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Progressive Rock CD Reviews


Live / Not Enough Shouting

Review by Larry Toering

Looking back on their only live release to date, Wolfstone combine their highland/rock/folk leanings together for what is a tasty live concert listening experience. Led by Stuart Eagalsham and Duncan Chisolm, they have a specifically Scottish oriented but overall World Music approach. This is a culturally based prog band with many other elements as well.

This review is available in book format (hardcover and paperback) in Music Street Journal: 2010  Volume 6 at

Track by Track Review
Psycho Woman

The crowd roars and we're off with a fiddle led instrumental, multi-textured by bagpipes and well suited guitar and percussion. As it comes to a close, the crowd once again erupts, as if to defy the disc's title. It’s a bold way to open a show.

Brave Boys
Intricate harmonies open this track with a searing bass groove that follows things into a cracking melody before beautiful vocals come in and take it over. It might not be what the title really suggests but it all makes great sense. This track is magnificent and very soothing. “Look away / Just be your fathers’ sons."
Fiddle is back up front on this track with fine guitar playing. If the last one and this sound anything like this on the original studio tracks they're well worth looking into for yet more of the same. This is another instrumental.
The pipes start up again and there is no denying their force. Crashing symbols and booming bass add to the majesty while the pipes just swirl around then before subtlety sets in. That subtlety comes with a whistle taking over and then the fiddle kicks in. It’s another amazing instrumental!
Some light acoustic guitar leads this track into a languid dominance, a softer approach to spice up the show. It’s very interesting and totally relaxed as the pace only builds up toward the end and only serves to compliment things. There is another nice crowd reaction.
Violin and pipes are well synchronized here in this moody piece, a hypnotic sound if there ever was one. It’s beautiful stuff as the guitar sets it up again and that violin / pipe interplay again just flies away. This is one of the highlights of the show with reciprocating crowd participation at points. Near the end the guitar and drums kick in and take the track out with intense precision.
Black Dog
Stuttering guitar begins things. I can't say I've heard anything quite like this. There’s almost a pop element that clearly creeps in and the background vocals help a lot with that. This one is too short!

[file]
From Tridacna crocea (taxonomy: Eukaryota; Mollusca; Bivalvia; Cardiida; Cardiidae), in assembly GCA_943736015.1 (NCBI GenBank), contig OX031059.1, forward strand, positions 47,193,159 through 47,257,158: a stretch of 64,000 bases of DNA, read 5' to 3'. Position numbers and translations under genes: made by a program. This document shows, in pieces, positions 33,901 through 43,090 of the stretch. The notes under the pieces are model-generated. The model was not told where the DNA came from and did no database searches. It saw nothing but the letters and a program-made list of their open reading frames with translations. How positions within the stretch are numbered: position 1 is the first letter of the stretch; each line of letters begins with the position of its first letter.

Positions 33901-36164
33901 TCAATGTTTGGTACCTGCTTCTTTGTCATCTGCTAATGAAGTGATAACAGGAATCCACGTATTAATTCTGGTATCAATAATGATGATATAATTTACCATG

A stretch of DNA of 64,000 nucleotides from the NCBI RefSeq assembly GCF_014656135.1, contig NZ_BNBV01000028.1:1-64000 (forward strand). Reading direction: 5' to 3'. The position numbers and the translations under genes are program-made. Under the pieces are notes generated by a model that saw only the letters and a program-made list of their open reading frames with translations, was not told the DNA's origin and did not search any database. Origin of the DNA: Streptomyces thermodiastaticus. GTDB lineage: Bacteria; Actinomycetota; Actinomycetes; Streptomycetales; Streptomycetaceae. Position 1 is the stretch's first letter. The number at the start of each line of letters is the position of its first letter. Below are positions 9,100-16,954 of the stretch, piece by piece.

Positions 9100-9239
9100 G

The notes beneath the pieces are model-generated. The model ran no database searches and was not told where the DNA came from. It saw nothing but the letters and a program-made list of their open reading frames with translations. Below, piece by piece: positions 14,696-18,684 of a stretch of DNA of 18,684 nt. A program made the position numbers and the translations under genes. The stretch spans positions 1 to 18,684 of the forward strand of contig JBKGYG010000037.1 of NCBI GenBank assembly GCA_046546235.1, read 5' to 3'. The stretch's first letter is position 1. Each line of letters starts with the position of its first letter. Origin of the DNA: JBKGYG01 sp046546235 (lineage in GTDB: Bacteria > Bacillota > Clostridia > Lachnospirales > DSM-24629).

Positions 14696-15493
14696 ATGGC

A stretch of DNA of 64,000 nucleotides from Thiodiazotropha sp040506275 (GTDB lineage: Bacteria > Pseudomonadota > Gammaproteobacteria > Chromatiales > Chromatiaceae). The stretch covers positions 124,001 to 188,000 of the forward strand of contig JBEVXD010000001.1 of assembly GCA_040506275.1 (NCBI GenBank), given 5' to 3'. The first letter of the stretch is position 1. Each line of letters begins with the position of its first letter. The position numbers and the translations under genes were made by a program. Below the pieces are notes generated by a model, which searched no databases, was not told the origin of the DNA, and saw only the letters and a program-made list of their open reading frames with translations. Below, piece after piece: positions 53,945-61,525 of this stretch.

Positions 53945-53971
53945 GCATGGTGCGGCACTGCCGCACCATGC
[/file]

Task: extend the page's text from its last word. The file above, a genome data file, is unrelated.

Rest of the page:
John Simmers
A lovely piano is featured throughout this fine instrumental. This cut is also too short.
More nice piano is the featured instrument, but violin and percussion are heard, as well. It is a very mellow and brilliantly arranged track. This is another one that begs the listener to check out the studio rendition and one of the easily favored numbers in the set. It’s pure magic!
Wild & The Free
Sweeping acoustic guitar sets up another interesting vocal. We get a folk laden tune that has so much more going for it because of the instrumental complexity. This piece has a perfect vibe.
More violin and pipes galore are heard flying all around this one before the drums and guitar bring the crowd into a frenzy, much like that of "Crowfeathers." There are several crowd eruptions during this track and one can hear why they titled it "Not Enough Shouting." It is ironic because there is, of course, plenty of that.
The Prophet
A softer vocal on this one controls the crowd to a great effect before a harder groove takes over and the lovely vocal harmony proceeds to captivate. This is what I call “more with less” from a progressive outfit like this.
Tinny Run
A heavier track than the former, by far, the guitar is kicked up here a bit before yet another violin passage leads with some pipes to build intensity. Things get very loud here with more guitar textures from Stuart Eaglesham, accompanied by excellent drumming from Tony Soave.
Things come to an end very nicely on this instrumental. This is another that seems too short. It is, however, quite fitting as the closer of what is a spectacular performance by all.
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